Five of the most expensive console debuts ever

Forking over $500 for a new Xbox may seem like a lot, but the latest generation of consoles has nothing on these overpriced offerings.

Think $600 is too much for a new console? You may want to think again...


Sticker shock is a common side-effect of newly released gaming consoles, and while some offerings are truly eye-watering, we guarantee that these ones pushed the envelope farther than most people's wallets were willing to bend.

PlayStation 3 - $600 ($691 in 2020)

You don't have to reach back too far to find examples of budget-breaking consoles. At $600 Sony's PlayStation 3, which was released in 2011 and riding on the smashing success of the PS2, was notoriously expensive and failed to deliver on many of its performance expectations. Sony dropped the price of its console shortly after the console's release, much to the chagrin of those early adopters. Sometimes, the wait really is worth it.

3DO Interactive Multiplayer - $700 ($1,136 in 2020)

In 1994, 3DO released the Interactive Multiplayer console that used CD's instead of cartridges. While the console came with 3DO's branding, it was actually made by Panasonic, a key factor in the console's eventual price. Licensing costs associated with that third-party manufacturing were exactly why the console was released for an eye-watering $700.

Neo Geo AES - $650 ($1,288 in 2020)

Once upon a time, the SNK Corporation released a console called the Neo Geo. That was in 1990 and at the time, this cartridge-based hunk of plastic was the most powerful console a gamer (with enough money) could get their hands on. Despite its high price, the NeoGeo AES (Advanced Entertainment System) gave birth to several successful franchises, including Metal Slug, Fatal Fury, and King of Fighters. Let's all take a minute to thank SNK for one of the best fighting games ever made...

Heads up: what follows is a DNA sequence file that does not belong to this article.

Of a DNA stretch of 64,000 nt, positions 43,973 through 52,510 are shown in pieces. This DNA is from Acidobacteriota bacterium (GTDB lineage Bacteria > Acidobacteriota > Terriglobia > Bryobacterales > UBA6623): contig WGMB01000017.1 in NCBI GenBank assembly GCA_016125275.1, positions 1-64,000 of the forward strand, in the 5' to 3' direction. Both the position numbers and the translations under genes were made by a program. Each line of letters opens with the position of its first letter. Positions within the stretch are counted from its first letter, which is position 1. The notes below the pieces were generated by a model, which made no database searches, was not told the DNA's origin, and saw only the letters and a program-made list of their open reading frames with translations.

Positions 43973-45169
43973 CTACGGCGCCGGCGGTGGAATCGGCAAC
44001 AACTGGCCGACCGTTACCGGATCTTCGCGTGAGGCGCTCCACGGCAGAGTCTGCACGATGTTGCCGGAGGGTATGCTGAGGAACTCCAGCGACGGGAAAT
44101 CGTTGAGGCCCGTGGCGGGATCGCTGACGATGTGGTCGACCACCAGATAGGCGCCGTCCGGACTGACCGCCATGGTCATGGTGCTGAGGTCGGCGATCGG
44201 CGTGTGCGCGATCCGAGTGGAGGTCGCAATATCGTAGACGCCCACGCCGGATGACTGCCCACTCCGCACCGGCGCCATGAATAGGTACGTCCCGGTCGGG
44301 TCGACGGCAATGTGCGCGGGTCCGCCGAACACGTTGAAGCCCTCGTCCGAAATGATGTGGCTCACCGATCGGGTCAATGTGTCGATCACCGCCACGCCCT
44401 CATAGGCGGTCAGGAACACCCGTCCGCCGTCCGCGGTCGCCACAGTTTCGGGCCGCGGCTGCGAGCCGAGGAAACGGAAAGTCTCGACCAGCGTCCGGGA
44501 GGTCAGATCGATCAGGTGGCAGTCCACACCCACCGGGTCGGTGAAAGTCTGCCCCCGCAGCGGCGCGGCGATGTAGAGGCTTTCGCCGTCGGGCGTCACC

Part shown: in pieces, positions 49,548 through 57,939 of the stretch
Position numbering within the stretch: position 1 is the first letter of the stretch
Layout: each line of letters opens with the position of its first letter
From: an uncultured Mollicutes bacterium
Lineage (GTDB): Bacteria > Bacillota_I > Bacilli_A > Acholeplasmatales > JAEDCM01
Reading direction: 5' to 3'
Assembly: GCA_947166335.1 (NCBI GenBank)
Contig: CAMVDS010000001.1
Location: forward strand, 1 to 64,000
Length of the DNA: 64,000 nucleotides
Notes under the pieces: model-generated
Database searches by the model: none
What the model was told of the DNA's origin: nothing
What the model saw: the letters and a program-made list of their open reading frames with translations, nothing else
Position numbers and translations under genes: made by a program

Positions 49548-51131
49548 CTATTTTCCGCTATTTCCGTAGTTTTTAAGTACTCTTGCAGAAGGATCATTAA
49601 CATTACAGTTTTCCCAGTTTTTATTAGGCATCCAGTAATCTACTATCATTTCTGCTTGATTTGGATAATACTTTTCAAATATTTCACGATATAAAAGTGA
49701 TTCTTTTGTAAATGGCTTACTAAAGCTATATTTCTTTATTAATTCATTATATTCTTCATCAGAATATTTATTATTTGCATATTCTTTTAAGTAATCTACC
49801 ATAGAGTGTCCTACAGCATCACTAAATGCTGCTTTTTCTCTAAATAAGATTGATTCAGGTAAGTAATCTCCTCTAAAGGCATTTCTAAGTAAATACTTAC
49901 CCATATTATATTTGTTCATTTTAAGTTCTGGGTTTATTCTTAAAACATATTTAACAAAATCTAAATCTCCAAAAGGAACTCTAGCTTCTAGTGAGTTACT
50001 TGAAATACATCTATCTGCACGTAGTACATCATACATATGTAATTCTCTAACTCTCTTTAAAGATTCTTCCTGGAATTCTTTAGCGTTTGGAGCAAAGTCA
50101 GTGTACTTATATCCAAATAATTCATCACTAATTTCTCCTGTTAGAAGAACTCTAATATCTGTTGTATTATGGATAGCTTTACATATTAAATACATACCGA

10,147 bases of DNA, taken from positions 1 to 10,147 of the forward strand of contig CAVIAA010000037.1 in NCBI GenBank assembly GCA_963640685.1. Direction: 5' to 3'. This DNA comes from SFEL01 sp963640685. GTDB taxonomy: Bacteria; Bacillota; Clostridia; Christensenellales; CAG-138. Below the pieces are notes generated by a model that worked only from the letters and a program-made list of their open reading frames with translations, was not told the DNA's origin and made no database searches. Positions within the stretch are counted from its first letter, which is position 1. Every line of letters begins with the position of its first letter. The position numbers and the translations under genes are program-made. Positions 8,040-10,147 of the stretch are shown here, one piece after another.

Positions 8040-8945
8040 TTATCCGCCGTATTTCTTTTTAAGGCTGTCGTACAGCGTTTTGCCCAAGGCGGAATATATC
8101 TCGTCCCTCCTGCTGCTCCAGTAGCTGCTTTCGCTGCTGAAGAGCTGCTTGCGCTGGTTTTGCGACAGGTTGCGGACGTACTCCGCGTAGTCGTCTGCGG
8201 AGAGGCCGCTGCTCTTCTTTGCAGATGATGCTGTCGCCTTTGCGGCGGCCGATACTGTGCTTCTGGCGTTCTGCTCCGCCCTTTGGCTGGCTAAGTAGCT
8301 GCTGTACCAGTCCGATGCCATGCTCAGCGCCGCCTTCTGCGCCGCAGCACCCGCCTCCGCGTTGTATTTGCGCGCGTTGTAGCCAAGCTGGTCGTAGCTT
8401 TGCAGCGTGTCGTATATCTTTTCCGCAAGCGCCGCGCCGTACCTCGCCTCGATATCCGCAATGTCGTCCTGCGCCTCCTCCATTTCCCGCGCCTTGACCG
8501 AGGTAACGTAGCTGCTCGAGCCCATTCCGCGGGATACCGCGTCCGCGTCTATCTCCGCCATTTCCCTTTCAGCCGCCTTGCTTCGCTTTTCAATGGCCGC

Philips CD-i - $1,000 ($1,982 in 2020)

If you think $600 is too hefty a sum for a console, you clearly aren't a purchaser of the Philips CD-I which retailed for a whopping $1,000 in 1990. The device did more than just play video games, but games eventually became the CD-I's defining feature. Unfortunately, those games were decidedly not great. Via a licensing deal Philips was allowed to use Nintendo characters like Link and Mario to create some of the worst games in both franchises' histories.

A painfully campy snippet of licensed Zelda characters

Intellivision - $299 ($1,070 in 2020)

The inclusion of Matel's Intellivision may be slightly unfair given that it was one of the first home consoles ever produced, but money is money and Matel was asking for a lot. The console debuted at $299 in 1979 which was more than $1,000 in today's terms. It's worth noting that the Atari 2600, which was released around the same time, was $100 cheaper.

Console prices are always a controversial subject, and the latest generation of PlayStation and Xbox are no exception. The good news is even if you fork over the Big Bucks, there's always a micro-transaction lurking around the corner.

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